An American Map
Publication Year: 2010
Published by: Wayne State University Press
Warming the Flue: The Think House, Empire, Michigan
Tucked as it is in a Michigan woods thick with tall maple and sh, the Think House eddies with chill in winter, and remains too-cool and shaded in the summer. ...
Stone Wounds: Mount Cardigan, New Hampshire
When I break the tree line and look up to the crest, I am suddenly dizzy. I stop, resting against the slabs of granite that grace New Hampshire’s Mount Cardigan. That is when I notice the quartz for the first time. The dark granite runs with veins of lighter quartz, long lines crossing and crisscrossing this rock like a child’s script,...
Wild Poem: Mount Rainier, Washington
I was raised in what’s called “low country,” country that is ing wetlands, flatland fields, the perfect horizon of the Great that, bowl-like, filled by gravity with freshwater sweetness that draws the eye across distances, but not up. Low country. ...
Finding Cochise: Cochise Stronghold, Arizona
I should go back. I am way too deep into these mountains, and I am a stranger to them, and I am off trail. But the rock of the Dragoons has the scent of dust and spirit that I am drawn to like arrow to prey, that sunset scent of destiny or accident—I’m not sure which. ...
The Underpass: Washington DC
In that long-past January, the month we inaugurate presidents, I had forgotten my socks. It was 1973. I stood, chilled and tired, in the proverbial shadow of the Washington Monument with my boyfriend, Vern, and a crowd of other long-haired, bearded, and bedraggled protesters, ...
Where Angels Are: Great Smoky Mountains National Park, Tennessee and North Carolina
On the eve of the second war in Iraq, David and I take a vacation. It is not a thing we would have planned; the two things simply happen simultaneously, in March of 2003, the onset of the war and our spring break from Interlochen Arts Academy in Michigan. ...
The Blue Bead: El Yunque, Puerto Rico
Where is that light we once heard tell of? In early March, the hills of Leelanau County feel like dark closets, full of some bearish fear. Where my small home perches on the edge of a ravine, the woods and slopes are empty but for the crust of old snow, still two feet deep. Even the deer have moved to the swamps. ...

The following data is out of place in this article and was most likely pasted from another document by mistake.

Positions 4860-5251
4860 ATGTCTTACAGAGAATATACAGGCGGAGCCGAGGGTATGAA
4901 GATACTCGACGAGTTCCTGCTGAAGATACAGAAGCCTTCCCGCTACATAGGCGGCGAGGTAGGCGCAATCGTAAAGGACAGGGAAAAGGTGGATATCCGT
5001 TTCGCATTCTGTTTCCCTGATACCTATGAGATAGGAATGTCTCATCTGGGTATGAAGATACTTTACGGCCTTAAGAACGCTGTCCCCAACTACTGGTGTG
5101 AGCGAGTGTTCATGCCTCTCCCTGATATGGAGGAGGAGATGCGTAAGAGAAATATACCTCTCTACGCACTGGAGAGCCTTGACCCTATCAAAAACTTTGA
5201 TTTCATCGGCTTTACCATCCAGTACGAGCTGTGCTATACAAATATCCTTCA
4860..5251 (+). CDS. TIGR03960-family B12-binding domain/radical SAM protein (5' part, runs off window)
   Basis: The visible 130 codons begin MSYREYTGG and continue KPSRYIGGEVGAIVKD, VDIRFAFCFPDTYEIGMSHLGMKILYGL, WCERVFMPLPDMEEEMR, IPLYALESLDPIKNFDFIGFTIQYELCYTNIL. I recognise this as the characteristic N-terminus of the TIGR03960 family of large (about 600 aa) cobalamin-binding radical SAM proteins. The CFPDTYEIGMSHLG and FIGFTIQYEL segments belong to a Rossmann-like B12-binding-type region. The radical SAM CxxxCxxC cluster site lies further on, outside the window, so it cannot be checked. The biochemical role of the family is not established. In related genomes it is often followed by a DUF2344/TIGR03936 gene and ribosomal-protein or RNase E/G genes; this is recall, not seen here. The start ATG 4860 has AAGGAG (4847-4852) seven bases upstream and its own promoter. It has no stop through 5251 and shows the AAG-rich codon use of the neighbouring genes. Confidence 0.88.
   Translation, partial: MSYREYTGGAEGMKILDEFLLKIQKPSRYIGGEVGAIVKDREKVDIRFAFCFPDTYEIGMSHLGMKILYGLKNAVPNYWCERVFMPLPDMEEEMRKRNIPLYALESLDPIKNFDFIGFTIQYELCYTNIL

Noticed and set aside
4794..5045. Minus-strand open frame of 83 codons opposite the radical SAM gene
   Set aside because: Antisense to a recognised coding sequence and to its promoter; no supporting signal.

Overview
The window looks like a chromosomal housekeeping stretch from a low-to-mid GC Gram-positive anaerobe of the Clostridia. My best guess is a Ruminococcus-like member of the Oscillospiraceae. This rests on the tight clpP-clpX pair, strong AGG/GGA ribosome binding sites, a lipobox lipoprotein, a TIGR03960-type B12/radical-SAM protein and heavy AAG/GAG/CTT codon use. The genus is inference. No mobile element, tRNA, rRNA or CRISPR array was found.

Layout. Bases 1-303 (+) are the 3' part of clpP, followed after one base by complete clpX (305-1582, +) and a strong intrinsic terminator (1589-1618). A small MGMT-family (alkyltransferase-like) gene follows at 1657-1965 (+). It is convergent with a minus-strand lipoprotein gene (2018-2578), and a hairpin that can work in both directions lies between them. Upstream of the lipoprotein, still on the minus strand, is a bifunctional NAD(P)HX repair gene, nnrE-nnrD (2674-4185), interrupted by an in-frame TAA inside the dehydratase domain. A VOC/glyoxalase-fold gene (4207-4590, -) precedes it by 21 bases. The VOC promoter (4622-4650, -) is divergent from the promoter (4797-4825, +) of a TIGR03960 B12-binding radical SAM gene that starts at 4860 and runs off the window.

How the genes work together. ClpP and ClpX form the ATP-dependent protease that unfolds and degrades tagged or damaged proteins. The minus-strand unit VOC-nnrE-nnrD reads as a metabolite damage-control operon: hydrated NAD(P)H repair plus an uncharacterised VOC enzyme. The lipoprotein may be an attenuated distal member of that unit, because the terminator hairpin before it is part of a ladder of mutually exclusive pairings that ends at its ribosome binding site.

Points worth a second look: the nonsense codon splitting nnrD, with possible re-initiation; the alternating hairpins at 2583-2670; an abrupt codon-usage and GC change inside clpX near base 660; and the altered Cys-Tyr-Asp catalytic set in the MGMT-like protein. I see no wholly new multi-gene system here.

Edge of Possibility: Santa Monica, California
It is the second year of the war. He sits on the plank steps, his face covered with sweat, and he is bent over his belly like a woman with cramps, knees almost to a squat. He is making sounds that do not seem to be words but something like words. ...
An Elongated Tear: Culebra, Puerto Rico
Culebra is an American Virgin Island with a fierce sound for a past, a sound that still hollows it out and leaves it damaged. Culebra is full of sun and charm, but beneath that, there are the ghosts of empty shells, the whisper of the firing range, the rusted shrapnel blown over with sand. ...
Squall: Eleven Mile Canyon, Colorado
Sometimes when we live in the day-to-day, in the ordinary, but without being in touch with the sacredness the ordinary should have, we simply drop into the next task and the next, and the days just get longer, and there is no rest, and maybe that’s why, when for the first time my sisters ...
An American Map: New York City
Because as a child, learning directions—north, south, east, and west—was a great mystery to me, the very idea of a map was like having a paper-folded miracle in a wilderness. Once I understood the idea of maps, everything, even my own body, with its heart on the left side existed in the possibility of a place. ...
The River Inside (A Prose Poem): Huzzah River, Missouri
Listen, how could I know we would end our stay there with a visit to a cemetery, with the trip to those living graves and a church house on a hillside overlooking the Huzzah River that had just run sorrow through valleys and plains, flooding all the way to the Mississippi? ...
An Essay of Supposition: Harpswell, Maine
Suppose that a place could come to represent a part of you, or that you could associate parts of your self with specific places, that you could say this place means my heart. My heart would be in Michigan, on that farm where I grew up in Oceana County, ...
Finding (My) America: Library Tour, Michigan
I am packing our old Mazda, trusting its hundred thousand plus miles to the road yet again. David throws in my frayed blue suitcase; I toss in the unmatched red garment bag. I turn to him and move into his arms and we kiss deeply and hold each other for a long time ...
Heart of Sand: Sleeping Bear Dunes National Lakeshore, Michigan
Before the legend of the Sleeping Bear became Michigan’s state story, I was struck by its sad contradictions. It is the tale of the great she-bear, Michimokwa, who, to escape a Wisconsin forest fire, swam with her cubs across Lake Michigan to a new peninsula. ...
Page Count: 224
Publication Year: 2010
Volume Title: N/a
MUSE Marc Record: Download for An American Map